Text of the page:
Last week I wrote about a study that looked at marital quality (essentially a measure of how happy couples were a few years into their marriage) in light of couples’ premarital histories. The report, which tracked 418 young couples in the several years following their marriage, found that certain prenuptial behaviors (like having kids out of wedlock) were associated with lower marital quality.

One association the authors identified was particularly unsettling: “the more sexual partners a woman had had before marriage, the less happy she reported her marriage to be.”  The same was not true for men.

Here’s a chart that one of the report’s authors, Galena K. Rhoades, sent me when I asked for more details.

Source: Galena K. Rhoades, based on data from “Before ‘I Do,’ ” The National Marriage Project. “Higher-quality” marriages represent those in the top 40 percent of the distribution in the sample. Numbers are adjusted for race/ethnicity, years of education, personal income, religiousness (i.e., “All things considered, how religious would you say you are?”), and frequency of attendance at religious services.

The report also found that people who had lived with someone other than a future spouse and/or who had been married previously also reported lower marital quality today.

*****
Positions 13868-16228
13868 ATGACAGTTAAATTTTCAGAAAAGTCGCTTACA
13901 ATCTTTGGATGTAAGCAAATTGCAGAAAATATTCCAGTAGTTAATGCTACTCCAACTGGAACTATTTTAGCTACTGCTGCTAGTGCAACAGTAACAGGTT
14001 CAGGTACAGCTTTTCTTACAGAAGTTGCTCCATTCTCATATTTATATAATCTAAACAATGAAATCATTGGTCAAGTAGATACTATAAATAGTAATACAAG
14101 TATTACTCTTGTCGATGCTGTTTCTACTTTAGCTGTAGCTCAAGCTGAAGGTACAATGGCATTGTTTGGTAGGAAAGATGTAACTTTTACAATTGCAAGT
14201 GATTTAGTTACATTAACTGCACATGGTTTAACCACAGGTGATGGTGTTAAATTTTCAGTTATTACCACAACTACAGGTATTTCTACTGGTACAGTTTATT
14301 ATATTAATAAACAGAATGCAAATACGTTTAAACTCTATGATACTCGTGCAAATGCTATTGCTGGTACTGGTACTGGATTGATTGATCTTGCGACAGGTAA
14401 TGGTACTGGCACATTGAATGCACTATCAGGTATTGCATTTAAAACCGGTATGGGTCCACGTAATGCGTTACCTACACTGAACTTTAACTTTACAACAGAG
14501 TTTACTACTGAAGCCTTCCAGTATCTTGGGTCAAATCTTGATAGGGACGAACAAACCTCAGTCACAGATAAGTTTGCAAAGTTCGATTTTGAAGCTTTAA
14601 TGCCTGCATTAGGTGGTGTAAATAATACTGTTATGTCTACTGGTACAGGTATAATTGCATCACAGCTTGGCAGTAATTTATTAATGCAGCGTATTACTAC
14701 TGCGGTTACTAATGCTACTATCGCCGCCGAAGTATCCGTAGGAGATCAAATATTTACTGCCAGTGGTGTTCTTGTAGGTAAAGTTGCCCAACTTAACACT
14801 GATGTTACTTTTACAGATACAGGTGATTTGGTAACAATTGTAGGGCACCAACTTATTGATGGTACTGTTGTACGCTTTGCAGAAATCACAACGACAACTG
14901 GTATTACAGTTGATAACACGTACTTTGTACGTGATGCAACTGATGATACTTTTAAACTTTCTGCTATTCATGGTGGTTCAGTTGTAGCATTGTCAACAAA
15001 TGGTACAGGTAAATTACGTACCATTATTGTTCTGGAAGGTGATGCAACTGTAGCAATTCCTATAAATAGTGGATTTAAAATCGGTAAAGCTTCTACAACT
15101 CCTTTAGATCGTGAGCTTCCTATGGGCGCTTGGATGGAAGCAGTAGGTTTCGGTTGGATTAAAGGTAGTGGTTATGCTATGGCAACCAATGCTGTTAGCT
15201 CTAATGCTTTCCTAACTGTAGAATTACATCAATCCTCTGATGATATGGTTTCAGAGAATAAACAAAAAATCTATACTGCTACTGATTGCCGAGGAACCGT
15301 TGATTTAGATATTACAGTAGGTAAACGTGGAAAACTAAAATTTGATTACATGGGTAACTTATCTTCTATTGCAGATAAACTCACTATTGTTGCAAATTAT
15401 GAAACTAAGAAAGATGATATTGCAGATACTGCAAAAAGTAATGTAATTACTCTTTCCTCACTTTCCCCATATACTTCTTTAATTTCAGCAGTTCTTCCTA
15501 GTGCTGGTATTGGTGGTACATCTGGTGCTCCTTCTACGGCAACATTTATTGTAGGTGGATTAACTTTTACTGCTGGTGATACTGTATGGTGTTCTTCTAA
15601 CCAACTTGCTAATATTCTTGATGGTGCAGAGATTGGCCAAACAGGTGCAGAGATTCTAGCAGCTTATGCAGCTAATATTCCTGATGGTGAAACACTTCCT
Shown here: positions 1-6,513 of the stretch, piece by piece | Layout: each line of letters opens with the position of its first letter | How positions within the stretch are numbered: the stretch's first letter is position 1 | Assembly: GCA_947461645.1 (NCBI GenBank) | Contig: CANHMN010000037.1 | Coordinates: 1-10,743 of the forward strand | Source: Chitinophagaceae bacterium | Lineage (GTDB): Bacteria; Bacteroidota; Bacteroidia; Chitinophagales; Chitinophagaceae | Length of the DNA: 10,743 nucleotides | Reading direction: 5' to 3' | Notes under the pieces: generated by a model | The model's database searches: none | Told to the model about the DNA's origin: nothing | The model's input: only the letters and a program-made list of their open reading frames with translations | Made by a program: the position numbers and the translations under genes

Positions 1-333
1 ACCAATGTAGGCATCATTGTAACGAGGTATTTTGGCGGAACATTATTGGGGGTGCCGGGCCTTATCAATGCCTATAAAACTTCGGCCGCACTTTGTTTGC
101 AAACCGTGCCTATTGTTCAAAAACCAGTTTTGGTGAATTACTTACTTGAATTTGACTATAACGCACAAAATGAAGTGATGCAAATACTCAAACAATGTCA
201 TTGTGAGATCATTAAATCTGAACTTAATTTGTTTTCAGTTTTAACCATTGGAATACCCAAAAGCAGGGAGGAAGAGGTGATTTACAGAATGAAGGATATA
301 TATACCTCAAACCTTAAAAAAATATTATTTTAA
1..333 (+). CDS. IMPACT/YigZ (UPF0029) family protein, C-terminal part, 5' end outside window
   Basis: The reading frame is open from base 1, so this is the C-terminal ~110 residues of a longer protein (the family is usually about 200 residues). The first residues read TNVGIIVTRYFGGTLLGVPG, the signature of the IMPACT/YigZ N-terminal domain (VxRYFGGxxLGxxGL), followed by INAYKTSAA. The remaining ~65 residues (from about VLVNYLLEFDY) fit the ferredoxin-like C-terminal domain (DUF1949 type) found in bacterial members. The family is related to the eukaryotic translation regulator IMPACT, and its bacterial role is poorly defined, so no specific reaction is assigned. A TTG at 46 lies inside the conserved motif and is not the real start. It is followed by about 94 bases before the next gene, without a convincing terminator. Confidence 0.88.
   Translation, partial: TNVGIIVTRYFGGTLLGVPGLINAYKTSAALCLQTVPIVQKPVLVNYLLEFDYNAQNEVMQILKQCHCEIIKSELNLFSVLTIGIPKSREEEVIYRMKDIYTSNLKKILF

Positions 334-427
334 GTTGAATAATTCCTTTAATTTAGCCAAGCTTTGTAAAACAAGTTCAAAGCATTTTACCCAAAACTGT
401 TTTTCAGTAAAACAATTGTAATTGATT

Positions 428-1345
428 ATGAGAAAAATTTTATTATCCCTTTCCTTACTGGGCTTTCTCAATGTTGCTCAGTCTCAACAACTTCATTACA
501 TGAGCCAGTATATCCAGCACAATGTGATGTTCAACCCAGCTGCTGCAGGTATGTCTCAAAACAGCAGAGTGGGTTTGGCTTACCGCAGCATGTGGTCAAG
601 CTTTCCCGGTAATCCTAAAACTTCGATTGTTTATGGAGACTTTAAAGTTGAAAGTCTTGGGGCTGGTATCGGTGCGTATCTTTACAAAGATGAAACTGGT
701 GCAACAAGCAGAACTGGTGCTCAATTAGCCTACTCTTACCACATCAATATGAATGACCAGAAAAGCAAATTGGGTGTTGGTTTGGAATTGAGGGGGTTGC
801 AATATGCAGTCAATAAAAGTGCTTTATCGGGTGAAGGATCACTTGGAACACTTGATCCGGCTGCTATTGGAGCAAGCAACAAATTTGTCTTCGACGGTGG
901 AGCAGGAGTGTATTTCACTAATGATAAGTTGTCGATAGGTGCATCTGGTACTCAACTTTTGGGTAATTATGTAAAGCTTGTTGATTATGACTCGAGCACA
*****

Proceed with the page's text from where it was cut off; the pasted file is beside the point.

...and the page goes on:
It might be tempting to interpret the above findings as indicating that “promiscuous” women are doomed to have unhappy marriages. I have serious philosophical issues with that conclusion, but there are methodological problems as well. Correlation does not equal causation, the authors have not randomly assigned spouses in their study to a given number of previous sexual/cohabitating/marital partners, the sample is small, and so on. The authors also control for a few demographic characteristics but not all of them — including age, which (like myriad other variables) could be a major factor in both how many sexual partners a person has before marriage as well as what the marriage itself looks like.

Those are among my serious reservations about assuming a causal relationship. In any case, here is how the authors describe one possible causal explanation for these patterns:

Why would having more experience be associated with worse outcomes? We generally operate under the assumption that people with more experience, in a job, for example, are experts and therefore better than novices or new hires. Shouldn’t having more relationship experience also make people wiser in their love lives?

One reason that more experience could lead to lower marital quality is that more experience may increase one’s awareness of alternative partners. A strong sense of alternatives is believed to make it harder to maintain commitment to, and satisfaction with, what one already has (Rusbult & Buunk, 1993; Thibaut & Kelley, 1959). People who have had many relationships prior to their current one can compare a present partner to their prior partners in many areas — like conflict management, dating style, physical attractiveness, sexual skills, communication ability, and so on. Marriage involves leaving behind other options, which may be harder to do with a lot of experience.

Catherine Rampell is an opinion columnist at The Washington Post.